For the first time in modern history, members of the United States Senate have introduced legislation in Congress to allow for the commercial production of industrial hemp. Last week, Senators Mitch McConnell (R-KY), Jeff Merkley (D-OR), Rand Paul (R-KY), and Ron Wyden (D-OR) introduced Senate Bill 359 to amend the US Controlled Substances Act to exclude industrial hemp from the definition of marijuana. The measure grants state legislatures the authority to license and regulate the commercial production of hemp as an industrial and agricultural commodity.
Senator McConnell is the Senate minority leader. He is a former opponent of hemp law reform.
“I am convinced that allowing [hemp]production will be a positive development for Kentucky’s farm families and economy,” Sen. McConnell said in a statement. “The utilization of hemp to produce everything from clothing to paper is real, and if there is a capacity to center a new domestic industry in Kentucky that will create jobs in these difficult economic times, that sounds like a good thing to me.”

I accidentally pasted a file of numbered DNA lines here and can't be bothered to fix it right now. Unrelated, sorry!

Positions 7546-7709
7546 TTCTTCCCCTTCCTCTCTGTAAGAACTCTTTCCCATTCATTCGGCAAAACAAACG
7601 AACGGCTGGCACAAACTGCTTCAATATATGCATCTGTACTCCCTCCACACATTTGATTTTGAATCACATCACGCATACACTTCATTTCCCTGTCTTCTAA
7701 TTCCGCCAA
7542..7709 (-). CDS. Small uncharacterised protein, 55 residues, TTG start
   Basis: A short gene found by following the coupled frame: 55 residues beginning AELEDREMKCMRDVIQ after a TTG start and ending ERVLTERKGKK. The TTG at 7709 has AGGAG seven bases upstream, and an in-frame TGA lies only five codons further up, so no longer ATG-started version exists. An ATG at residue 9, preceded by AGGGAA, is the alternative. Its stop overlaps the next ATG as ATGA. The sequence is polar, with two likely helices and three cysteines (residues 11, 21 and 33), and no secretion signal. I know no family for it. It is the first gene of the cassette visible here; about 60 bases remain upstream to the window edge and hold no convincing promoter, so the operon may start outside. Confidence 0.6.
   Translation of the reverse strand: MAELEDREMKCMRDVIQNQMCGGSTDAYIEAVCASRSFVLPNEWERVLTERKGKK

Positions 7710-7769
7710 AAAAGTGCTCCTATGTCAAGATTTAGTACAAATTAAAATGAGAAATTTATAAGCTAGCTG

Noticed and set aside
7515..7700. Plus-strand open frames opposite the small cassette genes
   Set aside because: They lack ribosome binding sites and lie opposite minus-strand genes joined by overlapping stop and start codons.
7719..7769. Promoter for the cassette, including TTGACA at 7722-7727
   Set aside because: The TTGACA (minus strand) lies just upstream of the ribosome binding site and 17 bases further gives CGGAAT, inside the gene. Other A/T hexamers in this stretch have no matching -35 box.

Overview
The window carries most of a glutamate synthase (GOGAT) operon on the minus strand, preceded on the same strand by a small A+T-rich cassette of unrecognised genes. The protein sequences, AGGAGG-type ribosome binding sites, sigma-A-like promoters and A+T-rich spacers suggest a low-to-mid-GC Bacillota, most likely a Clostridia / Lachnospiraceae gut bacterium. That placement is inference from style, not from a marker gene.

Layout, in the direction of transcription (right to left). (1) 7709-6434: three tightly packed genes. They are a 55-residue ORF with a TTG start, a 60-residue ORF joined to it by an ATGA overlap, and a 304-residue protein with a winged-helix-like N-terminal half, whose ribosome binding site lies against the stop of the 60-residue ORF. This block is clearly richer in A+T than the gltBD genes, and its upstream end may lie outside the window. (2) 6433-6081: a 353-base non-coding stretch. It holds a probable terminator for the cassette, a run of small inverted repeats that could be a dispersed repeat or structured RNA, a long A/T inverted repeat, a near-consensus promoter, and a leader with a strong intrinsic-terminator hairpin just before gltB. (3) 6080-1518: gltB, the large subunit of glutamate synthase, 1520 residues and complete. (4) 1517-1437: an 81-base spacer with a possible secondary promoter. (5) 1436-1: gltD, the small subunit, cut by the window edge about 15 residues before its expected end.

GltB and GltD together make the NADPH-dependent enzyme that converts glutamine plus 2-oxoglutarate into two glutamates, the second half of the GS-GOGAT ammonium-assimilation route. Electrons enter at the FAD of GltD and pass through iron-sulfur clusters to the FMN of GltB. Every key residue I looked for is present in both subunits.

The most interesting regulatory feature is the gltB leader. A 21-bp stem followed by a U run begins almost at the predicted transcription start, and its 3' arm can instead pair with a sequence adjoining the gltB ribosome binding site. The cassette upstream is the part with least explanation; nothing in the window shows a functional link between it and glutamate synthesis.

Senate Bill 359 is the companion bill to House Bill 525, the Industrial Hemp Farming Act of 2013. That measure has 28 co-sponsors.
Eight states — Colorado, Maine, Montana, North Dakota, Oregon, Vermont, Washington and West Virginia — have enacted statutory changes defining industrial hemp as distinct agricultural product and allowing for its regulated commercial production. Passage of HR 525/S 359 would remove existing federal barriers and allow these states and others the authority to do so without running afoul of federal anti-drug laws.
According to a Congressional Research Service report, “The United States is the only developed nation in which industrial hemp is not an established crop.”
Additional information regarding HR 525/S 359 is available from NORML’s ‘Take Action Center’ here.